———-SYSTEM STARTUP: Tuesday, July 26, 1994 AT 19:40:28.23

SYSOP logged on: Tuesday, July 26, 1994 at 19:40:36.63
———-SYSTEM STARTUP: Tuesday, July 26, 1994 AT 19:45:25.71

SYSOP logged on: Tuesday, July 26, 1994 at 19:45:35.48
———-SYSTEM STARTUP: Tuesday, July 26, 1994 AT 19:46:9.43

———-SYSTEM SHUTDOWN : Tuesday, July 26, 1994 AT 19:46:13.5
———-SYSTEM STARTUP: Thursday, July 28, 1994 AT 18:1:36.0

———-SYSTEM STARTUP: Thursday, July 28, 1994 AT 18:2:25.16

SYSOP logged on: Thursday, July 28, 1994 at 18:2:28.95
———-SYSTEM STARTUP: Thursday, July 28, 1994 AT 18:2:59.65

SYSOP logged on: Thursday, July 28, 1994 at 18:3:6.69
———-SYSTEM STARTUP: Thursday, July 28, 1994 AT 18:3:39.9

SYSOP logged on: Thursday, July 28, 1994 at 18:3:46.51
———-SYSTEM STARTUP: Sunday, July 31, 1994 AT 10:10:39.36

SYSOP logged on: Sunday, July 31, 1994 at 10:13:41.50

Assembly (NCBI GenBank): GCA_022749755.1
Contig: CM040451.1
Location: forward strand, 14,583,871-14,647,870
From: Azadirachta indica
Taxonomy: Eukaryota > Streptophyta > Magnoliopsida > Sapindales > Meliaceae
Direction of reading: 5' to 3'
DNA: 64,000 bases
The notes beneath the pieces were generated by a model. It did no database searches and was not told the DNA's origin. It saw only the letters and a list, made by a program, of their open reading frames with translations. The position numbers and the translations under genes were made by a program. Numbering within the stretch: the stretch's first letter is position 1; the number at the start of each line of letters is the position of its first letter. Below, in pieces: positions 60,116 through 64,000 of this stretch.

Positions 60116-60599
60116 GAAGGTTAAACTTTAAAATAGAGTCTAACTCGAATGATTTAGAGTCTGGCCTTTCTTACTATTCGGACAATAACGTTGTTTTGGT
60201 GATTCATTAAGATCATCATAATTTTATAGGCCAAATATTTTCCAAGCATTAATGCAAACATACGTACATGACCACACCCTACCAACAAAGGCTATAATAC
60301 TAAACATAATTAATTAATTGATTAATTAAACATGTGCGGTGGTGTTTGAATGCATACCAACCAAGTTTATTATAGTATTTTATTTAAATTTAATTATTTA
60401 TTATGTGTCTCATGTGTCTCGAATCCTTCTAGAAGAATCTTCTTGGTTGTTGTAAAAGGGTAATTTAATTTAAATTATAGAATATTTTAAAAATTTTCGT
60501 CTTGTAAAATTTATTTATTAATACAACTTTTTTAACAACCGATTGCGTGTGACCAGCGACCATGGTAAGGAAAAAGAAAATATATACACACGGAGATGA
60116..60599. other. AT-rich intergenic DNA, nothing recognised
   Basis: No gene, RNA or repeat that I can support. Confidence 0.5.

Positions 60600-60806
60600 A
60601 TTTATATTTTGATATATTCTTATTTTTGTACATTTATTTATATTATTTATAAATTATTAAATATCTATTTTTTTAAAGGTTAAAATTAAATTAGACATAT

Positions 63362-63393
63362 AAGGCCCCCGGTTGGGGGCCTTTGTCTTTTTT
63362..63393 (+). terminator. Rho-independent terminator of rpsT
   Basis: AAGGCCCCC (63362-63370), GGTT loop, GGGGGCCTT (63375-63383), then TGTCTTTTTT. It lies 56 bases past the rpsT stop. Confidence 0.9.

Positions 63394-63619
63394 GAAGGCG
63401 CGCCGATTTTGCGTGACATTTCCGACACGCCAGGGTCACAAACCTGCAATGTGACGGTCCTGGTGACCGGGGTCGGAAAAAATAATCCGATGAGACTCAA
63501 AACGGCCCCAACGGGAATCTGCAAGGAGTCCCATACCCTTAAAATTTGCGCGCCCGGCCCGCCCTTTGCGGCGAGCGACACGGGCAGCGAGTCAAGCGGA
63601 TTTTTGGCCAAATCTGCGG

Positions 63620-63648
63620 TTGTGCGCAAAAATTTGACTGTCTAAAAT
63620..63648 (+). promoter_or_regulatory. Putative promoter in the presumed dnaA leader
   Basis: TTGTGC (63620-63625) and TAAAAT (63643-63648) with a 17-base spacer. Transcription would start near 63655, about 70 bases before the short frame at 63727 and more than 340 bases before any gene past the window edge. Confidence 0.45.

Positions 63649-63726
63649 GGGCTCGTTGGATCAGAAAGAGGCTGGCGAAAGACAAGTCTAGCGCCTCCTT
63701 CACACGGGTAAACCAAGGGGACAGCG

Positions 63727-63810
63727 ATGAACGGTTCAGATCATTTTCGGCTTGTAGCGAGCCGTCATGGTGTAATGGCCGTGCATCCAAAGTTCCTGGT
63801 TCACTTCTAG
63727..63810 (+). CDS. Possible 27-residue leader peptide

Logged Off: Sunday, July 31, 1994 at 10:18:40.29

———-SYSTEM SHUTDOWN : Sunday, July 31, 1994 AT 10:18:45.23
———-SYSTEM STARTUP: Tuesday, August 2, 1994 AT 21:30:25.66

SYSOP logged on: Tuesday, August 2, 1994 at 21:32:49.24

———-SYSTEM SHUTDOWN : Tuesday, August 2, 1994 AT 22:31:30.29
———-SYSTEM STARTUP: Sunday, August 7, 1994 AT 7:15:26.13

SYSOP logged on: Sunday, August 7, 1994 at 7:15:32.34
———-SYSTEM STARTUP: Sunday, August 7, 1994 AT 7:15:46.12

SYSOP logged on: Sunday, August 7, 1994 at 7:17:53.49
   Logged Off: Sunday, August 7, 1994 at 7:48:28.61

———-SYSTEM SHUTDOWN : Sunday, August 7, 1994 AT 7:48:30.53
———-SYSTEM STARTUP: Thursday, August 11, 1994 AT 19:13:55.1